It is important to state that the earliest Gospel (Mark) was written two generations following the death of Jesus.  So, we are not getting a firsthand account.  The earliest New Testament writings we have are from Paul’s letters, the earliest of which (around 55 A.D.) was the First Letter to the Thessalonians.  Paul never intended for his letters to be published, for he wrote them to individual communities, addressing specific issues or concerns in those communities.  The letters were later collected and canonized as part of sacred Scripture.  Paul, who was a devout Jew, would be the first to tell us that Jesus cannot be fully understood apart from his Judaism.  So, the bumper stickers that proclaim “JESUS WAS JEWISH” have merit.

When we deal with the Crucifixion of Jesus, the Jews unfortunately have become victims of anti-Semitism over a period of many centuries.  Fortunately, as a result of Jewish-Christian dialogue groups around the world, we have come to a better understanding of what actually took place in the days preceding the Crucifixion.  Based on many years of scholarship, it is safe to say that any blame for the Crucifixion needs to be placed at the feet of the Romans.  We need to keep in mind that the Gospels were written primarily for a Jewish audience, in an effort to convert them to Christianity.  By making them feel guilty for the Crucifixion, the Gospel writers felt multiple conversions would take place.  The reality is that Jews detested crucifixion, and would not have stood in crowds, demanding that Pontius Pilate crucify Jesus, as portrayed in the Gospel accounts.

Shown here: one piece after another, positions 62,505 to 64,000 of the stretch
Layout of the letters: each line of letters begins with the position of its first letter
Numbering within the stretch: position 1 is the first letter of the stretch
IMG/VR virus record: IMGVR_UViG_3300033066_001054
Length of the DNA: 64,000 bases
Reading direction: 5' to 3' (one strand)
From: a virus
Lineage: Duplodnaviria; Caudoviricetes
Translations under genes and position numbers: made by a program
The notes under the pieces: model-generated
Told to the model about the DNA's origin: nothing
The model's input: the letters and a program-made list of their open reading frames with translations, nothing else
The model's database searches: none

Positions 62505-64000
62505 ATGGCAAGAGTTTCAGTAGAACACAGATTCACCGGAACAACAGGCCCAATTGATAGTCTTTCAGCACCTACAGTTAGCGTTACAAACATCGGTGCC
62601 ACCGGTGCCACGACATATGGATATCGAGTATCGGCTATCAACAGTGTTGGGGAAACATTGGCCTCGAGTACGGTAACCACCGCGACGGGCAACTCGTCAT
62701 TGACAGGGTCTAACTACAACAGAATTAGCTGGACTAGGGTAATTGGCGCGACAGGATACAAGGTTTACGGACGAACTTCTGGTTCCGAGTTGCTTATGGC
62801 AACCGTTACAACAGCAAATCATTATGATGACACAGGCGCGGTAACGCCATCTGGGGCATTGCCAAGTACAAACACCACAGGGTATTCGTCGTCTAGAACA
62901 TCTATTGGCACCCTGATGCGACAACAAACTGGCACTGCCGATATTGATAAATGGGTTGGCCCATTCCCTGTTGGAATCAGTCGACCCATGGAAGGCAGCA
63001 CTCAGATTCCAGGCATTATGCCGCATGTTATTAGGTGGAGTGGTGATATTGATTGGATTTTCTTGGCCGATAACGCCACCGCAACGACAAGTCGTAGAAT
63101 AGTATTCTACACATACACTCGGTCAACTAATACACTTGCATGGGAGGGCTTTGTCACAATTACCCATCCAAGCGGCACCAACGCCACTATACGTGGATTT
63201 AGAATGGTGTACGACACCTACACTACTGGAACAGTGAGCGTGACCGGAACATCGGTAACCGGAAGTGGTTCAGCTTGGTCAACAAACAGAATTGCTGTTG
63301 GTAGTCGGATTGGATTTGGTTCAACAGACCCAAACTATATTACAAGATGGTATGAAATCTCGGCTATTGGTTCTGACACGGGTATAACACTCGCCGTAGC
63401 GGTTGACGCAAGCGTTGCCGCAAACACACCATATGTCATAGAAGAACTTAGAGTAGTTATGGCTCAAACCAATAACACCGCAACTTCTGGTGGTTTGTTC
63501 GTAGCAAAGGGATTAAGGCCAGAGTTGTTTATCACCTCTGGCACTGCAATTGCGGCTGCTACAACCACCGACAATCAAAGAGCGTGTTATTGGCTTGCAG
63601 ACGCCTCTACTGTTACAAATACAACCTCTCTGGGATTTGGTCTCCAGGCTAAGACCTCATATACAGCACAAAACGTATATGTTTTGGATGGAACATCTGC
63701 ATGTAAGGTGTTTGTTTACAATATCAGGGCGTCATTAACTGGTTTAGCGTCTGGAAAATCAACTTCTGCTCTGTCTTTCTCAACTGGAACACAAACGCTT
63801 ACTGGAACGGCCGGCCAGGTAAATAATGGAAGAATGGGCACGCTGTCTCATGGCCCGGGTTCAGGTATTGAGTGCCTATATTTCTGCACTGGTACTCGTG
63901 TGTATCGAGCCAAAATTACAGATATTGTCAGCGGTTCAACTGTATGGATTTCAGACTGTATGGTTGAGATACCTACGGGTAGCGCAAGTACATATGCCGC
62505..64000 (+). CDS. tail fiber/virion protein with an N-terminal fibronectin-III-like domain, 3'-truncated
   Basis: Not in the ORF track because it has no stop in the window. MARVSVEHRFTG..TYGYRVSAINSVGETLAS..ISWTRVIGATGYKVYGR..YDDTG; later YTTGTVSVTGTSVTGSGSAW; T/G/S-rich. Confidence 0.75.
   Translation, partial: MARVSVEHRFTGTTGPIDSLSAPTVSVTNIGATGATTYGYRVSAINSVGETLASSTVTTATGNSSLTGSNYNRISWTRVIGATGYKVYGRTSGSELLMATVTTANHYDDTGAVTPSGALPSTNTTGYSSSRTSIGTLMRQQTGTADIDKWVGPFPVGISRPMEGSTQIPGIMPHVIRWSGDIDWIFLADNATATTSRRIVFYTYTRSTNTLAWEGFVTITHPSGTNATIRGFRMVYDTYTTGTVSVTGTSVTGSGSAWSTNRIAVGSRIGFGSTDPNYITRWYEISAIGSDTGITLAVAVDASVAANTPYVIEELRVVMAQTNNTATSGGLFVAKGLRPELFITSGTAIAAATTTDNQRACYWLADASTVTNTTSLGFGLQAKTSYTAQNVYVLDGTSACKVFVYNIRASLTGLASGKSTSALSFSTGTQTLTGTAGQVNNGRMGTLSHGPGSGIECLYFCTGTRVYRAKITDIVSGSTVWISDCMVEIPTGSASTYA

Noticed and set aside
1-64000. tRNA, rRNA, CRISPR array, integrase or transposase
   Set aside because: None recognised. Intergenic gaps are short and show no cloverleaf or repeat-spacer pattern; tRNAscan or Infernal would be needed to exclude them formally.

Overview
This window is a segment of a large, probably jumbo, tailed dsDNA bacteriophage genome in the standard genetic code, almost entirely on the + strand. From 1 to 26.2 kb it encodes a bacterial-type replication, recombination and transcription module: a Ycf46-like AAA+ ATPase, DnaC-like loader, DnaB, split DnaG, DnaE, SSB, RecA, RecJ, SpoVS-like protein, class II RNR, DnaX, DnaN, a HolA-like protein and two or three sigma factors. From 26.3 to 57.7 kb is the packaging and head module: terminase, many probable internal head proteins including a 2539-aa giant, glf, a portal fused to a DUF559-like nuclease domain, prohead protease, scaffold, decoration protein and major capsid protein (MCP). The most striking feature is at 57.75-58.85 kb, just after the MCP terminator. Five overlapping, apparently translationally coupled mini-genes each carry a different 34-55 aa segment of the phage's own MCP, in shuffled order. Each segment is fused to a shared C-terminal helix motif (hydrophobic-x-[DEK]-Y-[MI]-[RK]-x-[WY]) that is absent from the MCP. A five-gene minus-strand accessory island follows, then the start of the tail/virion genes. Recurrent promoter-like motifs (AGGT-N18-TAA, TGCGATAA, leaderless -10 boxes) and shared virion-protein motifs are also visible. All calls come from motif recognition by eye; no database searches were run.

If I get aggravated with Vatican personnel on occasion, it is because of their rigidity, especially when it comes to theological interpretations.  When theology is studied and practiced correctly, there must always be room for questions and interpretations that take into consideration changing times.  For many centuries, rabbis have utilized the time-tested methodology of debate.  In this manner, a single Scripture passage can go through several levels of interpretation, whereby new generations are free to engage in such debates that allow a balance between centuries past and present and future challenges.  I therefore invite the Vatican to be open to the fruits of debate.